December 16, 2017

EARLY FRIDAY BOX OFFICE: “The Last Jedi” Conquers The Cosmos, “Ferdinand” Meek, “Shape of Water” Expands


STAR WARS: THE LAST JEDI (Lucasfilm/Disney) was expected to be gigantic, but not quite as huge as 2015’s The Force Awakens, which benefited from a decade of pent-up expectations.  That’s exactly where it’s heading, as preliminary numbers at Deadline have Friday at $100.4M, of which $45M is from Thursday night.  That opening day is 16% below Force Awakens, and if that pattern holds through the weekend, Last Jedi will be at $208M, neck-and-neck with Jurassic World ($208.8M) and The Avengers ($207.4M) to rank as somewhere between #2-#4 among the biggest openings of all time.  There’s possibility for upside, though, because so far Last Jedi is less front-loaded than Force Awakens (Jedi‘s Thursday night was 45% of its total “opening day,” while for Force Awakens it was 48%), and if things continue to play out that way, the weekend could be perhaps $10M higher.  In any case, of course, Last Jedi is a box office monster, heading for $750M+ in the US, which could push it past Avatar‘s $760.5M as the 2nd-highest grosser in US history.

FERDINAND (Blue Sky/20th) attempted to pick up Last Jedi‘s scraps among families with small children, much as Alvin & the Chipmunks: The Road Chip did against Force Awakens.  But even with that low standard, Ferdinand is lacking with a $3.8M Friday, 7% below Road Chip‘s opening day.  Ferdinand might have a $13M weekend, and even though it will have a holiday-driven multiple, it still may not get past $80M in the US, the 3rd worst of Blue Sky’s 13 releases, ahead of Ice Age: Collision Course and The Book Of Life.

Aside from Last Jedi, Ferdinand faced competition from the 4th weekend of COCO (Pixar/Disney), which dropped 50% from last Friday to $2.1M, on track for a $9M weekend and a $230M US total.

WONDER (Participant/Walden/Lionsgate) fell 44% from last Friday to $1.4M for a $5M weekend, as it heads to $125M in the US.

More embarrassment was heaped on JUSTICE LEAGUE (RatPac/DC/Warners) as it fell behind the low-budget Wonder on their mutual 5th Fridays, down 60% from last week to $1M as it reaches for a $3.5-4M weekend and a $235M US total.

DADDY’S HOME 2 (Paramount), THOR: RAGNAROK (Marvel/Disney) and MURDER ON THE ORIENT EXPRESS (20th) all had $700-800K Fridays for $2.5-3M weekends.  Daddy’s Home and Murder are within reach of $100M in the US, while Ragnarok is aiming to top $320M before it’s done.

THE DISASTER ARTIST (A24) is proving to be rather frontloaded.  Although it increased its theatre count by 20% over last week, its Friday was down an ugly 68% from last week to $850K, and it may not get much higher than $2M for the weekend, a thin $2000 per-theatre average.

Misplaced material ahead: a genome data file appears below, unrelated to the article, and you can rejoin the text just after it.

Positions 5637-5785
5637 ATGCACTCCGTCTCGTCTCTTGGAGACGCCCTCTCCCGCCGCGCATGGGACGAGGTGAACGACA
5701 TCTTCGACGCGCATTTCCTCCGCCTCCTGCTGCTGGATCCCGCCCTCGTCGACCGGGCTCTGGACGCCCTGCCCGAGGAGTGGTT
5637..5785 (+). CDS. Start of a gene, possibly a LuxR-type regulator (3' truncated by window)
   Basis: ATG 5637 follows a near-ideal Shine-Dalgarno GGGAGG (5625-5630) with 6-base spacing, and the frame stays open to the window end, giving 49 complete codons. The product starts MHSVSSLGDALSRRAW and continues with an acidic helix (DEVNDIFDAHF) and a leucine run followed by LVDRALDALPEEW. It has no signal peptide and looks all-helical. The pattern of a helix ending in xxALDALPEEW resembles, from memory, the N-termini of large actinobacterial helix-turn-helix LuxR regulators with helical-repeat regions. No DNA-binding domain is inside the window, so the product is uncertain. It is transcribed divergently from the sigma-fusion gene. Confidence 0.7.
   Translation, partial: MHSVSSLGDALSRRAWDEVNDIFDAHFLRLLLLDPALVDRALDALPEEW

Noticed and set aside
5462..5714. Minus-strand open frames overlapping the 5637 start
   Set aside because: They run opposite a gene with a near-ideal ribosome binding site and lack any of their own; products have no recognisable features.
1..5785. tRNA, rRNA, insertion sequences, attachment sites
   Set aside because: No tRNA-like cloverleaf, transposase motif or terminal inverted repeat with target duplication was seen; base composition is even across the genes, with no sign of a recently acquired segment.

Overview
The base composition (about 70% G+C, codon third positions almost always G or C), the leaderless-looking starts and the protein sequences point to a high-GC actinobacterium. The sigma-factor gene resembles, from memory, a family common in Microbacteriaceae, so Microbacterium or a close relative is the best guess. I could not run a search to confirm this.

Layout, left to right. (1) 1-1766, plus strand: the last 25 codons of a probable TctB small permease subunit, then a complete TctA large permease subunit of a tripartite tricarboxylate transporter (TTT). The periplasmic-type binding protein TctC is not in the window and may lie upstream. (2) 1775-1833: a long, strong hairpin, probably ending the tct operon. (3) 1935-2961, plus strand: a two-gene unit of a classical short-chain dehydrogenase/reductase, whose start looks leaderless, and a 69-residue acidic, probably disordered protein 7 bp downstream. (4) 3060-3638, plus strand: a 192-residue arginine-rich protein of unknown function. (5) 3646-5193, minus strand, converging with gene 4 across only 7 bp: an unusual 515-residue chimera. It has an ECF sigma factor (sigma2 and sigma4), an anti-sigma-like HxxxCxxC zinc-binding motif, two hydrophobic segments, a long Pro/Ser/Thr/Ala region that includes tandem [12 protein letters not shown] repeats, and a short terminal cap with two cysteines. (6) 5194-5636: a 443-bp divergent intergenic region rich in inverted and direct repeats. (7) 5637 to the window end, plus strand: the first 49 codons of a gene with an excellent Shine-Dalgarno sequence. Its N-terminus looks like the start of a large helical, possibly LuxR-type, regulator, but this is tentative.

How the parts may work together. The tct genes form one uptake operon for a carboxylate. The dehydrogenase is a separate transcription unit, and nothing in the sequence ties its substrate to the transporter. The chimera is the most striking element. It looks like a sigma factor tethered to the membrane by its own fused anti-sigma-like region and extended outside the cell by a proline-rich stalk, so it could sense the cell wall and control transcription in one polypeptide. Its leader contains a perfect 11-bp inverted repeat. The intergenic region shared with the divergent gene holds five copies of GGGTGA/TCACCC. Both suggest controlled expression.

LADY BIRD (A24) and 3 BILLBOARDS OUTSIDE EBBING, MISSOURI (Fox Searchlight) both slashed their theatre counts by about 40%, to around 950 remaining houses.  Lady Bird‘s weekend per-theatre average should be in the neighborhood of $1750, and 3 Billboards will be around $1400.  The first wave of awards season is about done, so both are now waiting for January, when they’re hoping Golden Globes and SAG Awards are in their path as the Oscar nominations approach.

THE SHAPE OF WATER (Fox Searchlight) expanded to 158 theatres, where it’s headed for an OK $10K weekend per-theatre average.  That’s considerably below the $17K average 12 Years A Slave had when it was in 123 theatres.

DARKEST HOUR (Focus/Universal) widened to 84, and should have a mediocre $8500 weekend average.  That doesn’t compare well to the $14K average Victoria & Abdul had at 77.  The film needs Gary Oldman to start winning some Best Actor awards.

CALL ME BY YOUR NAME (Sony Classics) is continuing its very cautious release, now in 30 theatres, where it should average $20K for the weekend.  Compare that to the $32.5K average Lady Bird had at 37.

I, TONYA (Neon) added 1 additional theatre for a total of 5, and it may average $30K for the weekend, down more than 50% from last weekend’s $66K average.


About the Author

Mitch Salem
MITCH SALEM has worked on the business side of the entertainment industry for 20 years, as a senior business affairs executive and attorney for such companies as NBC, ABC, USA, Syfy, Bravo, and BermanBraun Productions, and before that, at the NY law firm of Weil, Gotshal & Manges. During all that, he has more or less constantly been going to the movies and watching TV, and writing about both since the 1980s. His film reviews also currently appear on and In addition, he is co-writer of an episode of the television series "Felicity."